The other day in conversation, Corey pointed out to me that I have been in ministry of some form or another for almost 15 years. 15 years! I started out as a youth ministry intern/staff for St. Luke’s UMC while I was in college. I also interned as a chaplain for Wishard Hospital during that time. I was 19-20 years old. I then served as a student pastor in seminary, followed by more chaplain work. And after seminary, I started serving churches as a pastor full-time. Now, almost 34, I look back at how far I have come, and also how much more ministry I have ahead of me. I have TONS of sermons, Bible studies, pastoral care visits, weddings, funerals, mission projects, and I’m sure LOTS of church meals awaiting me in the years to come. I look forward to continuing to live out my calling.
I am now about to enter into my third full-time appointment as an ordained elder. And here’s what I wonder as a young clergy woman: when, instead of leaving a congregation that says, “We’ve seen you grow so much while you’ve been here and we feel like we’ve helped get you to the next phase,” will I hear these words instead: “We’ve done good ministry together and you have led us well. Blessings on the journey.” In my past 2 appointments, I have left feeling as if people see me as “leaving the nest.” I also know good and well that people believe that good ministry and discipleship has taken place, and I do not discredit that at all. But I do, however, feel an overwhelming sense that I am still seen as a little bird who is still waiting to take flight, and that’s not how I see myself living out my ministry calling at this point. I have a lot of years ahead of me, but I also have a lot of years behind me. I hope one day for people to see beyond the “leaving the nest syndrome” when they consider my ministry and leadership.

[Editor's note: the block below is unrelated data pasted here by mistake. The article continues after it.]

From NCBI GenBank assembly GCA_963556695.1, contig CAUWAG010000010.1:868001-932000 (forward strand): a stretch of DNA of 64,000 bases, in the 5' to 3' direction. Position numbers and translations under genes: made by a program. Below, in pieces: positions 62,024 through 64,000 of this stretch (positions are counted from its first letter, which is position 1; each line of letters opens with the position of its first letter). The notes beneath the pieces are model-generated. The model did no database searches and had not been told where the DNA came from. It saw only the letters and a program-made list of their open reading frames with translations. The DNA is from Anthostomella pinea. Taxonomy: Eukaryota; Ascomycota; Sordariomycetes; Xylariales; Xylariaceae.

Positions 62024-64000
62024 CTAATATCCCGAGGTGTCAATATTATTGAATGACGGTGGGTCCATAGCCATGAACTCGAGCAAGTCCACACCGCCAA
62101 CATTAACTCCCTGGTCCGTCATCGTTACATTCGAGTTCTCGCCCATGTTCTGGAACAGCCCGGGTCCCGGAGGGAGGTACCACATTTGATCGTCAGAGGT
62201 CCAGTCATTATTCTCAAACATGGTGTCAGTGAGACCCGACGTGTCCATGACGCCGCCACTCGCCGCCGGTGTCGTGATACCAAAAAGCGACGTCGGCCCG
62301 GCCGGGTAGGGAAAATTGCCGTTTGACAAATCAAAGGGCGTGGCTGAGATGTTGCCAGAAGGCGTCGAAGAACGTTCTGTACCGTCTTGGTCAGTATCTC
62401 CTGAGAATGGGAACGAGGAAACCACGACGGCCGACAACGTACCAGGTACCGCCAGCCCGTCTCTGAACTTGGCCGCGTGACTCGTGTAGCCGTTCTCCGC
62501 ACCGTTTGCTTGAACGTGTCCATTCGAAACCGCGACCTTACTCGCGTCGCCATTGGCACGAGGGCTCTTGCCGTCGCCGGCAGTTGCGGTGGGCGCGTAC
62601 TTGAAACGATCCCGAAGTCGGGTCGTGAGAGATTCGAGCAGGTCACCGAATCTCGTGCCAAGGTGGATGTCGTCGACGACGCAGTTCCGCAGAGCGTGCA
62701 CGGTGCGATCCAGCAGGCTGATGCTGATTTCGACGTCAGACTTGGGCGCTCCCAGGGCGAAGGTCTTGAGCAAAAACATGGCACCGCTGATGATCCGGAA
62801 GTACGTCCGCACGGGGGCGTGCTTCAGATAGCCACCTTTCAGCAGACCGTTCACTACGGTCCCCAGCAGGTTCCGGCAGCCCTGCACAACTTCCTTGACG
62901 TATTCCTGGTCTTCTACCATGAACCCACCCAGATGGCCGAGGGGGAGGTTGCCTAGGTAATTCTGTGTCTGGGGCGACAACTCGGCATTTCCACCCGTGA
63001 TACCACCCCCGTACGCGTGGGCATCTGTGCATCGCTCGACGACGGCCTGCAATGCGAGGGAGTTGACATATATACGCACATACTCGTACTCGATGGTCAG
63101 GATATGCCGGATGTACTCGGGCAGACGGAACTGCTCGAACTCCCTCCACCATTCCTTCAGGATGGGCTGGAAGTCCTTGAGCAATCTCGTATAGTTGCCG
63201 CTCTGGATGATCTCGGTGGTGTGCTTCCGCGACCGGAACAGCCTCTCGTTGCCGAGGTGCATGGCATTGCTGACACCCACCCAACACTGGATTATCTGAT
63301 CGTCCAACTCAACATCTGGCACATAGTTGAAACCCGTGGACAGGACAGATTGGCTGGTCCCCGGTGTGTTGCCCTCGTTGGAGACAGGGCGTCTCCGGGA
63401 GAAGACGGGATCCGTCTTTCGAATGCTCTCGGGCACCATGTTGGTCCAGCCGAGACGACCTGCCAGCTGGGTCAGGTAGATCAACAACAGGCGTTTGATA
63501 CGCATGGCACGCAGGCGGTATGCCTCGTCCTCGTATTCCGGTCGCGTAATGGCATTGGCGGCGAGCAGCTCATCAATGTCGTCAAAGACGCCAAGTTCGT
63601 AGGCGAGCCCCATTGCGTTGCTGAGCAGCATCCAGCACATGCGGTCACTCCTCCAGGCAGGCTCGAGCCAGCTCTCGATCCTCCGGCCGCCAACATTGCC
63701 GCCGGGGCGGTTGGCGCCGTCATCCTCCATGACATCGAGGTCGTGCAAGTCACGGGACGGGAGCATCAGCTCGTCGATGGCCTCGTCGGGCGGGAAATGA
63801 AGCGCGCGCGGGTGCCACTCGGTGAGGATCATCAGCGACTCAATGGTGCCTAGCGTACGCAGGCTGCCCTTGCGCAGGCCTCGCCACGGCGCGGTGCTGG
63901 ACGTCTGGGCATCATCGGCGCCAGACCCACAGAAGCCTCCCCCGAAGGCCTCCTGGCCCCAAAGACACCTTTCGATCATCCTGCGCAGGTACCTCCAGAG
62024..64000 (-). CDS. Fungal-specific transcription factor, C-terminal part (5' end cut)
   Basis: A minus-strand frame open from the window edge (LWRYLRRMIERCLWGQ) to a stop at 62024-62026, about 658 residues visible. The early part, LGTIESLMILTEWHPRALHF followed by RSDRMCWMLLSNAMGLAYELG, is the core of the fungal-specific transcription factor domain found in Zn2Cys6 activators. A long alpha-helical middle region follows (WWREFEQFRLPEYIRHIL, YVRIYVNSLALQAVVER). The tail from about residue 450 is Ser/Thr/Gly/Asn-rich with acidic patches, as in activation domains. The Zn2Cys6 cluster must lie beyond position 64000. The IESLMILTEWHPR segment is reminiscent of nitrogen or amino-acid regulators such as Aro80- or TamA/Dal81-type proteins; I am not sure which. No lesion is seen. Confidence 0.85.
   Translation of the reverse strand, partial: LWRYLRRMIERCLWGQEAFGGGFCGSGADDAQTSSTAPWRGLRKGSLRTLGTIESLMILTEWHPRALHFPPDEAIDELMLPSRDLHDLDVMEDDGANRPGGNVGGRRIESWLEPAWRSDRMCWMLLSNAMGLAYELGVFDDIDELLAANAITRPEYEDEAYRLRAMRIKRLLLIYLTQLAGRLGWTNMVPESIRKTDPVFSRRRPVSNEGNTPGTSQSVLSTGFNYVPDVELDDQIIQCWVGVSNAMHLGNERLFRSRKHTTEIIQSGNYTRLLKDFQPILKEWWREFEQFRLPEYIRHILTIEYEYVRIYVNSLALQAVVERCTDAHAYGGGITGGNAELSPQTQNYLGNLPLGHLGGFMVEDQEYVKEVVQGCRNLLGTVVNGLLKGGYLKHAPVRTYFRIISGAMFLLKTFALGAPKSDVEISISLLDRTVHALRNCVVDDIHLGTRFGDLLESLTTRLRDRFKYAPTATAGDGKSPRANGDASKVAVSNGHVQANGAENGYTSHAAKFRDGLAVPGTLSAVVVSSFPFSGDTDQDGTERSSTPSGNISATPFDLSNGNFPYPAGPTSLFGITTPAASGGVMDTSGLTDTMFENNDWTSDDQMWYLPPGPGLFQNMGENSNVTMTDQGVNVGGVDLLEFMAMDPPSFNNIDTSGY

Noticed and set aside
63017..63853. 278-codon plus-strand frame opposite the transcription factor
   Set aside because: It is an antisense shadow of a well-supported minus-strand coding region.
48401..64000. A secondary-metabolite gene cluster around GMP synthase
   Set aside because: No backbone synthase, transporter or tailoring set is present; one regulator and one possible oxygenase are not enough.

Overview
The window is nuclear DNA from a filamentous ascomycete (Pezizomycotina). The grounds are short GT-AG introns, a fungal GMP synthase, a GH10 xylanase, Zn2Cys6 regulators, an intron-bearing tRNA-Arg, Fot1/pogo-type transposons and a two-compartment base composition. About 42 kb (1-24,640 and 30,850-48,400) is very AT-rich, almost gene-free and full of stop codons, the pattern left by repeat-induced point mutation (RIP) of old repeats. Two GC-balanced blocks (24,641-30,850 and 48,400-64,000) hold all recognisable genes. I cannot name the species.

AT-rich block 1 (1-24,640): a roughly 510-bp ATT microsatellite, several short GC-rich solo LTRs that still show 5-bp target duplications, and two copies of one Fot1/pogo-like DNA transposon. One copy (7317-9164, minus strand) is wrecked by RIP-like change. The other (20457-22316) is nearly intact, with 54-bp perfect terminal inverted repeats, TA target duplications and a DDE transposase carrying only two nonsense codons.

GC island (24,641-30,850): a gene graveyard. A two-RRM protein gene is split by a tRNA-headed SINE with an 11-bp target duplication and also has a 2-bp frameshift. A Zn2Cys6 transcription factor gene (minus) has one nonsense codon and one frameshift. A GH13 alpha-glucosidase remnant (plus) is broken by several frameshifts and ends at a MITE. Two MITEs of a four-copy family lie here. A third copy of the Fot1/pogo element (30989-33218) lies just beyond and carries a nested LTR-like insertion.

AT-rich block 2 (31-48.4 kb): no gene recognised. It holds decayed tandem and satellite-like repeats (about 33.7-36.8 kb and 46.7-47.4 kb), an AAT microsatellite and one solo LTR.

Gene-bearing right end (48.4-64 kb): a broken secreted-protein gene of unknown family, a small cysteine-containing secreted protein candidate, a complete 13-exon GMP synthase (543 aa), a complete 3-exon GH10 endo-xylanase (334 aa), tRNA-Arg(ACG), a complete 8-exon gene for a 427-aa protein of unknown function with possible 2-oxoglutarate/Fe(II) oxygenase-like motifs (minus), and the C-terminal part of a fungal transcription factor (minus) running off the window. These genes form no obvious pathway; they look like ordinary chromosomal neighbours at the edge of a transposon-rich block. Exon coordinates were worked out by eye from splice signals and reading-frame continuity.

Yes, I still have a lot to learn and a lot of growth ahead of me. But I look forward to the day that I am not seen as the young clergy woman who is “earning her wings” and “is leaving the nest.” I am genuinely curious if this is a gender thing, an age thing, or something else. Does anyone else experience this, and in other vocations, too? Maybe I should take it as a compliment, and be glad that evidence of my growth is authentic and real. But I am also taking it as a statement that perhaps younger clergy are still seen in a certain light that is difficult to escape.
Am I alone in this? What do you think? Has it happened to you?